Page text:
Editor's Note: The author of this blog wishes to remain anonymous.
I sat in the department meeting paralyzed by shock as the department head railed about an administrative “crackdown” on nonconformist teachers. Glaring across the room at me, she said, “We all need to be teaching the same thing at the same time. And people who don’t like it need to get out.”
This outburst wasn’t the first attack on my teaching. This teacher had gone out of her way to make me feel incompetent or fearful of losing my job several times. The practice of shutting my door and doing what I felt was best for students had earned me a reputation for being “not a team player.”
It is true my teaching style is different from that of most teachers in my department. But when I suggested technology-based projects or more diverse, relevant articles and novels during co-planning sessions, either my ideas were ignored or I was told they wouldn’t work. Very quickly I learned to keep my mouth shut and continued doing innovative, culturally responsive teaching behind my closed classroom door.
After an attack, I would feel depressed, physically sick with anxiety for days. These emotions were taking over my life—until I recognized what was happening. My veteran department head (1) had more power than I did, (2) aggressively tried to intimidate me, and (3) repeated her behavior over time. After several cycles of this I was able to call it what it was: bullying. She was bullying me.
Once I realized what was happening, I also realized I was not alone. TES Connect, an education website based in the UK, reports that one out of three teachers says he or she has experienced bullying at work. When we talk about eradicating bullying for our students, we also need to talk about confronting it amongst the faculty.
Identifying the bullying gave me direction and helped me put my self-doubt to rest. I started drawing parallels between my story and the bullying incidents I stopped in the school hallways and in my classroom. I realized that the same rules and ideas we give our kids to prevent and stop bullying apply to adult situations as well. And I started gathering my resources.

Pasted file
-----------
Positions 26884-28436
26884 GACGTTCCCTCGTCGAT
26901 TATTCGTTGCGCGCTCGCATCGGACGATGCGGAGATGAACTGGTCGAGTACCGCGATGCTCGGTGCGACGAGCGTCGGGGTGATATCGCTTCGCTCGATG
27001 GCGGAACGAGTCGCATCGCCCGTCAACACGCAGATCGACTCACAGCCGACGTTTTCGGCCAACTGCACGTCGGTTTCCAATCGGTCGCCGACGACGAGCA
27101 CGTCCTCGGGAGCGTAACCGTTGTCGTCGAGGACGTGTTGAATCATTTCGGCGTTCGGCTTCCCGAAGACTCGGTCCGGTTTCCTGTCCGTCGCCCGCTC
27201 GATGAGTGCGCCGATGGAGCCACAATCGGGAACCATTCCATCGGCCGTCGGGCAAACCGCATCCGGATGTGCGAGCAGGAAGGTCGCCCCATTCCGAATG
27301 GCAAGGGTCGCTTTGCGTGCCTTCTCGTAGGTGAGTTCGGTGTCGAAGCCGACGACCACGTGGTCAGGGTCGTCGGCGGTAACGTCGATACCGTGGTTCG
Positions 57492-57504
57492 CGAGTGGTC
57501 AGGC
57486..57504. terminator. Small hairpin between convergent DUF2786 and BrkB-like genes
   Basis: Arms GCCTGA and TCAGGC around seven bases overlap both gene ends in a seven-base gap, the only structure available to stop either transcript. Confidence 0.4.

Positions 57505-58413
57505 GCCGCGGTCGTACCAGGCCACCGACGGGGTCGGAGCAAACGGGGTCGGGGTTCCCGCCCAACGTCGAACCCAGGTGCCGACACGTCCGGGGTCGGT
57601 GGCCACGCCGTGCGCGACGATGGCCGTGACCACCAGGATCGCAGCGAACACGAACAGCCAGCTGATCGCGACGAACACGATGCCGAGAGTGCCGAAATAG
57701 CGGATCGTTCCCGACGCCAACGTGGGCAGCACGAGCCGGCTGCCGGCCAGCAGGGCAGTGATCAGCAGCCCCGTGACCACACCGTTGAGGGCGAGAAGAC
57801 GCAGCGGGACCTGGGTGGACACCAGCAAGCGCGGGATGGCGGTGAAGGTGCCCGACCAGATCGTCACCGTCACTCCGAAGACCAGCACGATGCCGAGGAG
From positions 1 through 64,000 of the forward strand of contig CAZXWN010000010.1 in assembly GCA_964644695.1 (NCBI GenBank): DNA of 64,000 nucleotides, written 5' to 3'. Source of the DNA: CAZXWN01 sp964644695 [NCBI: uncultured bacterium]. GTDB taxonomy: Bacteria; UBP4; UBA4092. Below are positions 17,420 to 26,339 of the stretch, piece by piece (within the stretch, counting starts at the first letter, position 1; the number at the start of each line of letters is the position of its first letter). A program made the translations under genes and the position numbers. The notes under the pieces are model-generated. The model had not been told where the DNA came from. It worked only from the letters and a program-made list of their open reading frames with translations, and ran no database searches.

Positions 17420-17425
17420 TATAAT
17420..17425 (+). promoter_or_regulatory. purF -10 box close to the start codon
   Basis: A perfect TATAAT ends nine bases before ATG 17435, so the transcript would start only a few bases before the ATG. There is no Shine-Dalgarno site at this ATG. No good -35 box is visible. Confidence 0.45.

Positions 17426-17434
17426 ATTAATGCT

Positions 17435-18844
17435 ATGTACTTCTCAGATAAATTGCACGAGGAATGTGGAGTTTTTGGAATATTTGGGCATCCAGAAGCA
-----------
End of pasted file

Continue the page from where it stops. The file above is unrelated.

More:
Bullying victims need allies. When I’m helping a student deal with bullying, I address the situation with school administrators and the guidance department to develop a comprehensive plan. I also provide the student with resources like the GLSEN website or novels like The Revealers. When targets of bullying feel supported, they are better able to empower themselves.
Armed with this knowledge, I sought out my own network of allies. From my research I knew that the principals and superintendent were responsible for ensuring a safe environment, so I called meetings with both. Although it didn’t create instantaneous change, I felt relieved I had taken a step to protect myself.
I also thought about the companionship and space I extend to my students who experience bullying; validation helps them to feel visible and stay solution oriented. To this end, I leaned on friends and family to help me remember who I was outside of school. They reminded me not to neglect my hobbies. They helped me laugh even when I felt it impossible. And they reminded me of the many times I’d helped others in my community.
Just like kids, teachers need peers to stand up and speak out. Principals and administrators can help by discussing adult bullying and implementing Speak Up training for youth and staff. In my case, a colleague who stood up for me publicly later asked me to be a witness for her in a harassment incident. This kind of support helps not only in the moment, but can help sustain us during what can be long struggles.
Many teachers who experience bullying at work simply leave; others detach so much from their work that their students suffer. I hope that including adult-on-adult bullying in our discussion during National Bullying Prevention Month and throughout the year can support a more comprehensive approach to creating (and modeling) supportive school climates for everyone. It behooves school leadership to protect the entire educational community from bullying—teachers included.